Skip to main content
John Gugel
October 25, 2018

Gugel’s drive takes him to top of energy-tech leader

Written By: Tom Ziemer

John Gugel (BS ’90, MS ’92) grew up a few doors down from St. Mary’s Hospital on Madison’s near south side, a little over a mile from Engineering Hall.

His grade school (St. James Catholic School) and high school (Madison West) were both short jaunts from the University of Wisconsin-Madison campus. When it came time for college, he earned his degree in civil engineering from his hometown university.

But, while he had loved learning from the likes of professors Chuck Salmon and C.K. Wang, he was fairly certain of one thing as he started to consider graduate school.

“I had no intention of going to Wisconsin,” he says.

Yet that’s exactly where he wound up—an about-face that accelerated a career that has seen him climb the ranks at oil and gas technology firm Honeywell UOP over a more than 25-year tenure. UOP, which has been part of Fortune 100 giant Honeywell since 2005, named Gugel its president in June 2018.

Honeywell UOP, founded as UOP in 1914 and based in the Chicago suburb of Des Plaines, develops and licenses technology, processes and equipment for petroleum refineries as well as natural gas processors and petrochemical manufacturers around the world.

The company’s list of innovations includes the introduction of catalysis to refining and the inventions of high-octane aviation gasoline used in Allied planes in World War II, unleaded gasoline, the catalytic converter, biodegradable detergents and renewable fuels.

“Honestly, I think it could possibly win an argument to be one of the most impactful companies on people’s everyday lives that they’ve never heard of,” says Gugel. “When I talk about what we really do, to try to put it in terms people can relate to, I use an analogy to think of us as the Microsoft of the oil industry. We invent technology that our customers use to convert natural resources like oil and gas into products that consumers actually purchase: things like gasoline, diesel, jet fuel and chemicals.”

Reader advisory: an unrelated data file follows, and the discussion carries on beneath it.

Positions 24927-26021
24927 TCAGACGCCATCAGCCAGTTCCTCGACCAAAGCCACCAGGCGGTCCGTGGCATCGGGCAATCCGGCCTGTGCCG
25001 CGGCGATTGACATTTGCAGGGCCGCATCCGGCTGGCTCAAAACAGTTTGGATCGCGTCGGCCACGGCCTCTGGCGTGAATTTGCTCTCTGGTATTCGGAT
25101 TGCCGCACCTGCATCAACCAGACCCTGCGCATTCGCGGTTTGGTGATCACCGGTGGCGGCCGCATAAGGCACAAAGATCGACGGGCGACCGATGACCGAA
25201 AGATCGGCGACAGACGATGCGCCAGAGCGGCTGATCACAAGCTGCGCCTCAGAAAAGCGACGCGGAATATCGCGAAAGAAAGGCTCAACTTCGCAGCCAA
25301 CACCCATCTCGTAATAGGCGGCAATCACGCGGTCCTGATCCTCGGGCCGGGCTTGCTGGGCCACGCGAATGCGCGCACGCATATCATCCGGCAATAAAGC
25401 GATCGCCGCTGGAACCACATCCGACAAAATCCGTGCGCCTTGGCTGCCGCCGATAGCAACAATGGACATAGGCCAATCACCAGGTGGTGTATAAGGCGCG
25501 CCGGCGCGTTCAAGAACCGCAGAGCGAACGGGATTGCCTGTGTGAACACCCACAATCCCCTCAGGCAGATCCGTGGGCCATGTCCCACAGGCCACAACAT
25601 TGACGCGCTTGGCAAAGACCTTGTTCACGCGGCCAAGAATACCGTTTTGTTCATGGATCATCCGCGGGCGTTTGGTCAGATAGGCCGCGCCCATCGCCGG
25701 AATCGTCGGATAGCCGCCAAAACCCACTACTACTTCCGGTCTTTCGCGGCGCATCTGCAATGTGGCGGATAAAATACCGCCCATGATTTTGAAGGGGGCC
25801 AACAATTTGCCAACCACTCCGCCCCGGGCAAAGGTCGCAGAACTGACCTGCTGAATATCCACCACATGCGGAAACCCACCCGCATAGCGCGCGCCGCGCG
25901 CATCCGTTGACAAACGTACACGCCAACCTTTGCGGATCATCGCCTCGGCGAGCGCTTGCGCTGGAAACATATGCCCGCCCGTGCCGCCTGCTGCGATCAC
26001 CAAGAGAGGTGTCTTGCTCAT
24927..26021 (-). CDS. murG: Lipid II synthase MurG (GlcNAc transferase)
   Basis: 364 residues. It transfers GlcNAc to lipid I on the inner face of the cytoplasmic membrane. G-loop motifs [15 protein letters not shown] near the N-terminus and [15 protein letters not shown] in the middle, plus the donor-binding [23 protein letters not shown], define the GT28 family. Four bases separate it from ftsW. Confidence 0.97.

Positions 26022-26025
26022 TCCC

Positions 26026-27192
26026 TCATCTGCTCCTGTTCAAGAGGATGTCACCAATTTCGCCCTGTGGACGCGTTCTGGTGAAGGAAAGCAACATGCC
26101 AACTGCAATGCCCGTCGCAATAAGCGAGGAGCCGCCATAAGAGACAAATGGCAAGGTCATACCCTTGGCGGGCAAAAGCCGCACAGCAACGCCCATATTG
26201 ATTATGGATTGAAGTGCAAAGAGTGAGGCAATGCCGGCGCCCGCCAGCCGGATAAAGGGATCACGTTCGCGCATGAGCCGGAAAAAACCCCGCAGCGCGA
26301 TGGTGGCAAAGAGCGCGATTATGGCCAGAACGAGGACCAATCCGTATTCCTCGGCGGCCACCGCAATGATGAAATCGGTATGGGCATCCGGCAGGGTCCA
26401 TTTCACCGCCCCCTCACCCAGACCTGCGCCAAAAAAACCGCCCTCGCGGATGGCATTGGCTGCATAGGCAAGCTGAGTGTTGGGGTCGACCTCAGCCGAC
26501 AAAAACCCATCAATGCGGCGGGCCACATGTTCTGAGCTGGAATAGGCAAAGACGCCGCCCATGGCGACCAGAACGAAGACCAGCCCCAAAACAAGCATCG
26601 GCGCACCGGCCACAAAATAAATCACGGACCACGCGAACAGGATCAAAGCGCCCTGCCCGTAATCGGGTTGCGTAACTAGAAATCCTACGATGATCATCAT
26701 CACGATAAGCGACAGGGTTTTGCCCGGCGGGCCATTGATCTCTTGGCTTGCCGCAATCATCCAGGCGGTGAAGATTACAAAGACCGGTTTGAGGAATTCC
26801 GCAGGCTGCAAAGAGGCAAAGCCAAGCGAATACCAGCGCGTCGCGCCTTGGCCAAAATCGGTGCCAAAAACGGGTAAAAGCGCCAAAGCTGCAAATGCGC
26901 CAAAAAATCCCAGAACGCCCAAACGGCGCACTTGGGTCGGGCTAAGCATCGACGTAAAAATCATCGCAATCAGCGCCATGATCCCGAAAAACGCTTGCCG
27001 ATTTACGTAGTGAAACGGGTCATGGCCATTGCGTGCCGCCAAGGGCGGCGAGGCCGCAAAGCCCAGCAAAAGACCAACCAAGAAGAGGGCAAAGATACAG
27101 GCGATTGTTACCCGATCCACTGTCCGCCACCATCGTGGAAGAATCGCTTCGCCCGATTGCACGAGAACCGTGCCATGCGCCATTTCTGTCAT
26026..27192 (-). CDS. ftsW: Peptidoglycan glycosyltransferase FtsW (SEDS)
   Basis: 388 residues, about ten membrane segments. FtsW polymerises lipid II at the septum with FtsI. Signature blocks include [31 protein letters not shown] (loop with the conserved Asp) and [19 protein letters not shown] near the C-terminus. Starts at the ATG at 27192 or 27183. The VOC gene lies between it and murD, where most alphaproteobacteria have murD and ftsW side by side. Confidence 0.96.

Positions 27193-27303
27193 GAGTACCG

As a structural engineer, Gugel would seem to be an unlikely candidate to lead a major player in the global energy industry. But after graduating from UW-Madison with his bachelor’s degree, he took a job in Amoco Chemical Company’s capital projects group.

“I was really intrigued by the industry,” he says, “but I was a civil engineer working at a chemical company, so I decided I needed to reinforce my skills.”

He sent out applications to schools such as Michigan, Cornell and Stanford—until an answering machine message and a subsequent Saturday morning meeting on campus with a young assistant professor, Jeff Russell, convinced Gugel to reconsider his undergraduate alma mater.

Russell, who had arrived at UW-Madison two summers earlier, was in the early stages of building the nascent Construction Engineering and Management Program. He told Gugel about a project he had just landed through the Construction Industry Institute, a research center based at the University of Texas at Austin.

“He was persuasive and energetic,” recalls Gugel, who calls Russell a model of what any graduate student would want in an advisor. “I went back, and I am so glad I did.”

In just over a year, Gugel finished his master’s coursework, defended his thesis and worked with Russell on a series of published papers around the topic of constructability, a project management approach to optimizing new builds.

“John is one of the most competitive and driven people I know,” Russell says. “He helped get us on the map for significant construction research.”

In the course of his research, Gugel came across UOP’s early efforts at modular construction—building plants in sections and then shipping them to project sites for assembly. In 1993, less than a year after he joined the company, he volunteered to oversee the delivery and installation of a continuous catalyst regeneration system for one of UOP’s high-octane gasoline process technologies on the northern coast of Venezuela. A few years later, he helped lead design and construction of similar technologies for the Reliance Jamnagar Refinery & Petrochemicals Complex, a facility in Gujarat, India, that is currently one of the largest oil refineries in the world.

He’s since led a host of global business units before ascending to the presidency. That he’s experienced that level of professional success is no surprise to the man who talked Gugel into returning to UW-Madison more than 25 years ago.

“To me, there was no question he was going to have an impactful career,” says Russell. “There was just no question about it.”